The likelihood of a person committing suicide is partly determined as early as at birth, researchers believe.
Babies born with a low birth weight are twice as likely to commit suicide, the report says
The Swedish team looked at 700,000 adults and found low birthweight and being born to a teenage mother meant a two-fold rise in suicide risk.
The report also said risk increased for shorter babies.
The authors, from the National Centre for Suicide Research and Prevention in Stockholm, said it proved genetics played an important role in suicides.
The researchers followed the adults, who were all born between 1973 and 1980, and assessed the proportion of suicides and attempted suicides between 10 and 26 years of age.
The overall suicide rate in Sweden in 1999, when the follow-up exercise finished, was around 20 per 100,000 of the population.
Babies weighing 2kg or less were more than twice as likely to commit suicide as adults than those weighing between 3.25kg and 3.75kg, according to the findings published in The Lancet medical journal.
Children born to mothers under 19 years old were also more than twice as likely to commit suicide as those born to women aged 20 to 29.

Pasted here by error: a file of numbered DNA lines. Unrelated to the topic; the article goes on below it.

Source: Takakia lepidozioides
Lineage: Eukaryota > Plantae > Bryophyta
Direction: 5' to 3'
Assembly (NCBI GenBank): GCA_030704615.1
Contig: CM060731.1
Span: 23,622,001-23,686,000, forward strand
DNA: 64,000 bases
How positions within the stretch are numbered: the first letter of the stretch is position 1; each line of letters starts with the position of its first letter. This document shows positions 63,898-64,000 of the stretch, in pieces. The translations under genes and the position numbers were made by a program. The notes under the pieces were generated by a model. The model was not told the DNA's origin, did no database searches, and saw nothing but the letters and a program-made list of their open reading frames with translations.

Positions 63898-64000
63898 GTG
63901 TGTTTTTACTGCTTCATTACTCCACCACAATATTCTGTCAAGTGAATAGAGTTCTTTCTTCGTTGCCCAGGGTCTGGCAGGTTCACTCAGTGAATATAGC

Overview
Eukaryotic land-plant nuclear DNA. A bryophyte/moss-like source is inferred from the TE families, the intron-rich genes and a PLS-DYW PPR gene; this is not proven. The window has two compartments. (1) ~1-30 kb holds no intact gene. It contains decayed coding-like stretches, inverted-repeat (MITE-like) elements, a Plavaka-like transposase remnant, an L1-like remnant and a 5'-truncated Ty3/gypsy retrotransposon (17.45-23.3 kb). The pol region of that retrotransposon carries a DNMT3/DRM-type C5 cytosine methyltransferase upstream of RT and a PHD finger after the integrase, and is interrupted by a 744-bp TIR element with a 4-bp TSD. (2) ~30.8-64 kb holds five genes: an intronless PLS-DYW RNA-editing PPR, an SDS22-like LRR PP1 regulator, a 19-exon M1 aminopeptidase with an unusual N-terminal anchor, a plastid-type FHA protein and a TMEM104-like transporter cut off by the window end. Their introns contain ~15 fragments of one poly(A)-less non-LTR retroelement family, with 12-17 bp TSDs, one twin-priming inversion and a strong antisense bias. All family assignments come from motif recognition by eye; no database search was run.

The report said babies 47cm and under were significantly more at risk of suicide than those 50cm to 51cm.
Suicide risk also increased for those born to mothers who did not proceed beyond secondary school or had had at least three other children.
Dr Danuta Wasserman, who led the research,, said: "This study does not give the definitive answer to why people commit suicide but it does underline the important role pre-birth and maternal factors play.
"I think genetics and environmental factors play a role.
"But it is clear we need to give mothers more support during pregnancy, I think that is the most important message."
The report said factors such as nutrition and alcohol and drug abuse played a key role in determining birth weight and length.
And Dr Wasserman, who has edited a book on suicide prevention called Suicide and Unnecessary Deaths, also suggested maternal mental ill-health might affect growth.
Marjorie Wallace, the chief executive of mental health charity Sane, welcomed the report.
"We believe that when someone's mental and emotional fragility leads them to take their own life, the causes are like all conditions partly genetic and partly environmental, a mix of inner and outer stresses.
"Any research that throws light on the reasons why some people are more vulnerable than others is essential.
"With suicide rates, particularly among young men, still at a disturbingly high level, research of this kind is urgent to prevent the often unnecessary loss of life."